What Are You Saying “Yes” To – Part 2

“Implied tasks” is an important concept that, in my opinion, doesn’t get enough attention. Implied tasks, are, as their name suggests, the things that nobody has told explicitly you to do but which need to be done in order to accomplish the things that you have been told to do. Sometimes they are obvious and easy. Many times they are neither.

In my previous post I wrote about the importance of understanding what one is saying “yes” to when making a decision. In essence, this is about understanding the implied tasks behind the decision. Let’s suppose that I, in a fit of enthusiasm, have said “yes” to participating in a charity cycling event. What else have I said “yes” to?

  • intentional healthy eating choices, at least six days out of every seven
  • a non-negotiable training program, six days out of every seven, that will eventually consume up to four to five hours a day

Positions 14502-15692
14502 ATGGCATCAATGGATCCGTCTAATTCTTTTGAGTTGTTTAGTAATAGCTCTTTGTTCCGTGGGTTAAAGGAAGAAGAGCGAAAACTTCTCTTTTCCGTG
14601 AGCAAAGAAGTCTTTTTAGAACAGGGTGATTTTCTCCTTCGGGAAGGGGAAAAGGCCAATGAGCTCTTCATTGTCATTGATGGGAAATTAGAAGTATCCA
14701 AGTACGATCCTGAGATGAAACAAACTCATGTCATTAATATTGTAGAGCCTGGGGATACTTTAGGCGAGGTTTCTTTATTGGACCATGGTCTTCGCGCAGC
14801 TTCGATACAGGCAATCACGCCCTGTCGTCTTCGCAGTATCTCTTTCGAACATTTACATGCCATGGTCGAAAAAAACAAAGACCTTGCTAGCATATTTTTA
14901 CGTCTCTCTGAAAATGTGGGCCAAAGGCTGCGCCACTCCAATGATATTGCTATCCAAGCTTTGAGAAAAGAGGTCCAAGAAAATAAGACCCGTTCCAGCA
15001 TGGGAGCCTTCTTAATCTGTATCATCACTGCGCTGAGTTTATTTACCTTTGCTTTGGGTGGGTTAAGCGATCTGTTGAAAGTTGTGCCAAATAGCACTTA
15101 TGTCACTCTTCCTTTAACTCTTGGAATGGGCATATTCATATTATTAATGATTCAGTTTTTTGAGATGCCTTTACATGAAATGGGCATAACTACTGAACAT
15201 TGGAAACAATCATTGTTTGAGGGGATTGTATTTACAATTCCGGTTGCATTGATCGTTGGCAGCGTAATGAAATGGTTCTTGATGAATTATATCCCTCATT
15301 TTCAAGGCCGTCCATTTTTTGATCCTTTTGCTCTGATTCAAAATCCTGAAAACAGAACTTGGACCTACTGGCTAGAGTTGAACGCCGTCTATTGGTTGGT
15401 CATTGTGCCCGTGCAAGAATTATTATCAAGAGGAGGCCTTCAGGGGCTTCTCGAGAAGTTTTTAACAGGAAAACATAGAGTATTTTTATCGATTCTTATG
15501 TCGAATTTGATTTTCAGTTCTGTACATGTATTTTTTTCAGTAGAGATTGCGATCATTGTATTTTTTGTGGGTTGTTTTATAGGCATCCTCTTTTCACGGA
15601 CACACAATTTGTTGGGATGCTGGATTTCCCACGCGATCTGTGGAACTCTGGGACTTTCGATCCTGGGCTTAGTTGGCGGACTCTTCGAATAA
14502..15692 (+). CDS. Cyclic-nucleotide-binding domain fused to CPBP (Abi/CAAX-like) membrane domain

• a deliberate and ongoing program of fund-raising
  • the expenses associated with preparing for the event (e.g. a full bicycle tune-up)
  • the time and expenses required to actually participate in the event

If I fail to follow though on any of these implied tasks then, by default, I have said “no” to successfully completing the event that I registered for. No amount of visualization, positive thinking or threatening will change that. (This scenario is based on a true story.)

As leaders, “implied tasks” are very important for two reasons:

  • failure to manage our own “implied tasks” can lead to over-commitment and burnout

  • failure to understand the implications of “implied tasks” for our teams (and to communicate them successfully to others) can lead to overcommitment and burnout for our teams and create the perception in our clients that we “over-promise and under-deliver”.

What has been your experience with the “implied task monster”? Would you find it helpful to talk your situation through with a thinking partner who can be trusted to keep the conversation confidential? Contact me and let’s talk about it!